• A letter to Mr. Thevenot, containing a censure of Mr. le Grand's history of king Henry the eighth's divorce. To which is added, a censure of Mr. de Meaux's [John Benigne Bossuet, late bishop of Condom] history of the variations of the protestant churches; together with some further reflections on Mr. le Grand. (1689)
  • A letter to Dr. William Lloyd, lord bishop of Coventry and Litchfield, concerning a book lately published, called "A specimen of some errors and defects in the history of the reformation of the church of England," by Anthony Harmer (1693)
  • An essay on the memory of queen Mary (1695)
  • Reflections on a book, entitled, "The rights, powers, and privileges of an English convocation stated and vindicated," by Francis Atterbury, M. A. afterwards bishop of Rochester and dean of Westminster (1700)
  • The history of his own time, (1723, 1734) in 2 vols.
  • A letter from the bishop of Salisbury to the clergy of his diocese. To be read at the triennial visitation in April and May, 1708.
  • A letter to a lord, upon his happy conversion from popery to the protestant religion. By G. Burnet, D. D. (1688)
  • Thoughts on education, by the late bishop Burnet. (1761)

TranslationsEdit

  • Utopia (1683) by Thomas More. Includes a preface concerning translations. Transcription is 1901 edition of the 1516 Latin original

SermonsEdit

  • Subjection for conscience sake asserted; at Covent Garden, 6 Decem. 1674, on Rom. xiii. 5. (1675)
  • The royal martyr lamented; at the Savoy, 30 Jan. 1674/5 2 Sam. i. 12. (1675)
  • Before the lord mayor and aldermen, at St. Mary-le-Bow, 2 Sept. 1680, the fast-day for the fire of London. Amos iv. 11, 12. (1680)
  • Before the house of commons, at St. Margarets, Westminster, 22 December, 1680, the fast-day. Rev. iii. 2, 3. (1681)
  • Before the court of aldermen, at St. Lawrence-Jewry, 30 Jan. 1680/1. Zech. viii. 19. (1681)
  • An exhortation to peace and union; before the lord mayor, aldermen, &c. at St. Lawrence-Jewry, 29 Sept. 1681, the day of electing the lord mayor. Matth. xii. 25. (1681)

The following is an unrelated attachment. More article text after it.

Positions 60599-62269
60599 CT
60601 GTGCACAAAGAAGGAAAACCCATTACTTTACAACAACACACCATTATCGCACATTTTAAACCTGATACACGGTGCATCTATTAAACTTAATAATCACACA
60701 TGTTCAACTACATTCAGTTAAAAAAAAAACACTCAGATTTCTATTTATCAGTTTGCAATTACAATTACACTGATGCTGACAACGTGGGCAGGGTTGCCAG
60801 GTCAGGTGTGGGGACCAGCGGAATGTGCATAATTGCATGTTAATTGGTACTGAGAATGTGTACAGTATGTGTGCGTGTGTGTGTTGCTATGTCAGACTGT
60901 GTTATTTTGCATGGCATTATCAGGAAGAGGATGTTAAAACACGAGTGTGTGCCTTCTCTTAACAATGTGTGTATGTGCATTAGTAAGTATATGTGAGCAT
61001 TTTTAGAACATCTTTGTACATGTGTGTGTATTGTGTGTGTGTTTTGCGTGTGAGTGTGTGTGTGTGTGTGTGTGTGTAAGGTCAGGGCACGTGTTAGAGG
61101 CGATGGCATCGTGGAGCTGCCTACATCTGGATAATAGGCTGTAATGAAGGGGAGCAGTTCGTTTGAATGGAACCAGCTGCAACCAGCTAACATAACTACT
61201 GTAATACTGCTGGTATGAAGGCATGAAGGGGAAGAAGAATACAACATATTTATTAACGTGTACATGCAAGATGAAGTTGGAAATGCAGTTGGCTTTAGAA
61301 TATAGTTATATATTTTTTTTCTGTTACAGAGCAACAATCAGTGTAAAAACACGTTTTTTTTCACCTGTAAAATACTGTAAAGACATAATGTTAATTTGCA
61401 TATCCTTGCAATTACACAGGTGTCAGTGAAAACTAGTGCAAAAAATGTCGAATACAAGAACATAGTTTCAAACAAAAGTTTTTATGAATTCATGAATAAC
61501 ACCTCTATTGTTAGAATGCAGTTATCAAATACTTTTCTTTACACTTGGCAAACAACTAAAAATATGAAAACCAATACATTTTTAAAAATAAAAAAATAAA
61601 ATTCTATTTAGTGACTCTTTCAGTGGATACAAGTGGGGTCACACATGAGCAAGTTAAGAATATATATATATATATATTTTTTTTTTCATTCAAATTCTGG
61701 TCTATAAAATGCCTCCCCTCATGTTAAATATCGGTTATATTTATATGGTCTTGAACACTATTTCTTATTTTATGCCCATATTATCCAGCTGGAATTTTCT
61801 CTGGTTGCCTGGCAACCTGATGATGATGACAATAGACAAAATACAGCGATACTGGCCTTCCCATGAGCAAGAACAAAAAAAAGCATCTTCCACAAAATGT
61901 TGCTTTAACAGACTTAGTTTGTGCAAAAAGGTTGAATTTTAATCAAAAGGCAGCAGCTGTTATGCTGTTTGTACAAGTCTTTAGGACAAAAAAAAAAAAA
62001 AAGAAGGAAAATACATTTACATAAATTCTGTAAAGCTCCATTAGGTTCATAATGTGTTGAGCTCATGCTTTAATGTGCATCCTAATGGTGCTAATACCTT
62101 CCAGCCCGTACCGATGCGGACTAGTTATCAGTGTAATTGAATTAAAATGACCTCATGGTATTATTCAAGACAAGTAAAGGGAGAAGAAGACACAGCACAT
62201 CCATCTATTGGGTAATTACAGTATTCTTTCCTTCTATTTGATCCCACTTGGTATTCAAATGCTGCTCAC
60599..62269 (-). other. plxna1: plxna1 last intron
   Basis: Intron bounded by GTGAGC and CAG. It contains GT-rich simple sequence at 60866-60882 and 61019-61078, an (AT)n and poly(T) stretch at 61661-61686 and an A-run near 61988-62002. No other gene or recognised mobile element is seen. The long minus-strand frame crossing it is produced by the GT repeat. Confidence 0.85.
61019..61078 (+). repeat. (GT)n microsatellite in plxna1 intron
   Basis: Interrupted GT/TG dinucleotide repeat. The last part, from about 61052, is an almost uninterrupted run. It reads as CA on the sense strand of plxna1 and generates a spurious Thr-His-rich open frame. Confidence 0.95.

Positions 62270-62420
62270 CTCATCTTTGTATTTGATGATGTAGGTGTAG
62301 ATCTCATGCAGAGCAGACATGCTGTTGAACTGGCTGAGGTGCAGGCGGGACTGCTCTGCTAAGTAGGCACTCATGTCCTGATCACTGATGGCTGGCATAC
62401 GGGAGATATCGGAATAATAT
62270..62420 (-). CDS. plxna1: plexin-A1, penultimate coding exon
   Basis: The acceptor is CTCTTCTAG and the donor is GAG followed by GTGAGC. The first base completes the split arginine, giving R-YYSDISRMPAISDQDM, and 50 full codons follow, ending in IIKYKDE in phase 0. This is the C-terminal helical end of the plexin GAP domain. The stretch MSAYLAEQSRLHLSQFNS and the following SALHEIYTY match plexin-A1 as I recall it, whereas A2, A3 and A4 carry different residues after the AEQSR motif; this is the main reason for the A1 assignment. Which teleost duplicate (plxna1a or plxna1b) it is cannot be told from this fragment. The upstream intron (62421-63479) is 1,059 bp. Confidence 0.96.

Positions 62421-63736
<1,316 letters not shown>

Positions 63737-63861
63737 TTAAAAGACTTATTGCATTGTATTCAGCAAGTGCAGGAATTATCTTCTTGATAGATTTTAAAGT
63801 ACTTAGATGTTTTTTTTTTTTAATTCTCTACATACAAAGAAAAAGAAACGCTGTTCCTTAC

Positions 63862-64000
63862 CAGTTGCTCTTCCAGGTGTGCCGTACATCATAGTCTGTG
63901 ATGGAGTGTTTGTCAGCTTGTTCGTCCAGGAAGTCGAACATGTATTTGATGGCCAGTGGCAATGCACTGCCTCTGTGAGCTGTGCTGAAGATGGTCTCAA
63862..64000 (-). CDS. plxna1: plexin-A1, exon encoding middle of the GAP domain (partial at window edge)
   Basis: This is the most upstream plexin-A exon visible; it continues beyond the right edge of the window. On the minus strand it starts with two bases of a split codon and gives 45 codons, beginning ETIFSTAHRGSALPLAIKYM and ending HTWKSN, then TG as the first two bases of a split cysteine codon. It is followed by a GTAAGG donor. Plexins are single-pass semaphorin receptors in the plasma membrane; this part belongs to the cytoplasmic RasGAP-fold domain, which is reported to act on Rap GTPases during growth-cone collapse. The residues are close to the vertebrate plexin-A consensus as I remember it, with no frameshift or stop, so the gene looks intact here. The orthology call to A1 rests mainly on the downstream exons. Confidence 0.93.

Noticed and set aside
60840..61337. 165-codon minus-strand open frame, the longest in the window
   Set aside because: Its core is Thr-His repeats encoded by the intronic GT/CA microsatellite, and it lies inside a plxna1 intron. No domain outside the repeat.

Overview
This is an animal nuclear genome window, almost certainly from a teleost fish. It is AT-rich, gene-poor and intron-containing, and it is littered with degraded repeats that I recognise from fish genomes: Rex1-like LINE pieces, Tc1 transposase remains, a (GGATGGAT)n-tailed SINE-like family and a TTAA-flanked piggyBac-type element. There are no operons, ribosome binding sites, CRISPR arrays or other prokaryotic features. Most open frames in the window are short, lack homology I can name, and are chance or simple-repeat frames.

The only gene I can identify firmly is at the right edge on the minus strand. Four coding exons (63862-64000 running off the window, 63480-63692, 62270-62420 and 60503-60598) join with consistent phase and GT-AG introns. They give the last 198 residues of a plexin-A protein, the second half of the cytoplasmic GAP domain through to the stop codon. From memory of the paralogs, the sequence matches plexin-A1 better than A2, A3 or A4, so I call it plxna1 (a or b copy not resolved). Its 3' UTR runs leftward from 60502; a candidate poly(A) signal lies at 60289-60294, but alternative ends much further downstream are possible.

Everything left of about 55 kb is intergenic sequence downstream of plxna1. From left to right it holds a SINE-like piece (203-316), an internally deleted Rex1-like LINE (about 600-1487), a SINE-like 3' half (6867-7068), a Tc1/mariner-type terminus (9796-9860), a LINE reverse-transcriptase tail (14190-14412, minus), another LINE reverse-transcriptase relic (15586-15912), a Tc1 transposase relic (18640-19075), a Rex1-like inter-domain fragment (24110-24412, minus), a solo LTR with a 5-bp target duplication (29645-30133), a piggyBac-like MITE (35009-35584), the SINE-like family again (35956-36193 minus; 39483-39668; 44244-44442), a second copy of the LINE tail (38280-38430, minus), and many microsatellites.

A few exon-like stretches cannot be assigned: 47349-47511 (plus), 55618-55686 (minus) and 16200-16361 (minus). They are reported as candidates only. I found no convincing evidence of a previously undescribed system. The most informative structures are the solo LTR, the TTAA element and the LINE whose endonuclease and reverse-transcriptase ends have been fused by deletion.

• At the funeral of Mr. James Houblon, at St. Mary Woolnoth, 28 June, 1682. Psalm xxxvii. 37. (1682)
  • At the chapel of the Rolls, 6 Nov. 1684. Psalm xxii. 21.(1684)
  • Before the prince of Orange, at St. James's, 23 Dec. 1688. Psalm cxviii. 23. (1689)
  • Before the house of commons, 31 Jan. 1688/9|-, the day of thanksgiving for the deliverance of this kingdom from popery and arbitrary power, by his highness the prince of Orange's means. Psalm cxliv. 15. (1689)
  • At the coronation of king William and queen Mary, at Westminster Abbey, 11 April, 1689- 2 Sam. xxiii. 3, 4. (1689)
  • Before the house of peers, at Westminster Abbey, 5 Nov. 1689. Micah vi. 5. (1689)
  • An exhortation to peace and unity, at St. Lawrence-Jewry, 26 Nov. 1689. Acts vii. 26. (1689)
  • Before the king and queen, at Whitehall, on Christmas day, 1689. 1 Tim. iii. 16. (1689)
  • Before the court of aldermen, at St. Mary-le-Bow, on the fast-day, 12 March, 1689/90. Luke xix. 41, 42. ((1690)
  • Before the queen, at Whitehall, on the fast-day, 16 July, 1690. Psalm Ixxxv. 8.(1690)
  • Before the king and queen, at Whitehall, on the day of thanksgiving, 19 Oct. 1690. Psalm cxliv. 10, 11. (1690)
  • At the funeral of the right honourable Anne lady dowager Brook, at Breamor, 19 Feb. 1690/1?. Prov. xxxi. 30,31. (1691)
  • Before the king and queen, at Whitehall, on the fast-day, 29 April 1691. Psalm xii. 1. (1691)
  • Before the king and queen, at Whitehall, on the day of thanksgiving, 26 Nov. 1691. Prov. xx. 28. (1691)
  • At the funeral of the honourable Robert Boyle, esq. at St. Martin's in the Fields, 7 Jan. 1691/2 Eccles. ii. 26. (1692)
  • Before the queen, at White Hall, the third Sunday in Lent, 11 March, 1693/4. 1 Cor. i. 26. (1694)
  • Before the queen, at Whitehall, 29 May, 1694. Psalm cv. 5. (1694)
  • At the funeral of the most reverend Dr. John Tillotson, late archbishop of Canterbury, at St. Lawrence-Jewry, 30. Nov. 1694. 2 Tim. iv. 7. (1694)
  • Before the king, at St. James's, the first Sunday in Lent, 10 Feb. 1694/5 2 Cor. vi. 1. (1695)
  • Before the king, at Whitehall, on Christmas-day, 1696. Gal. iv. 4. (1696)
  • Before the king, at Whitehall, the third Sunday in Lent, 7 March, 1696/7 Ephes. v. 1. (1697)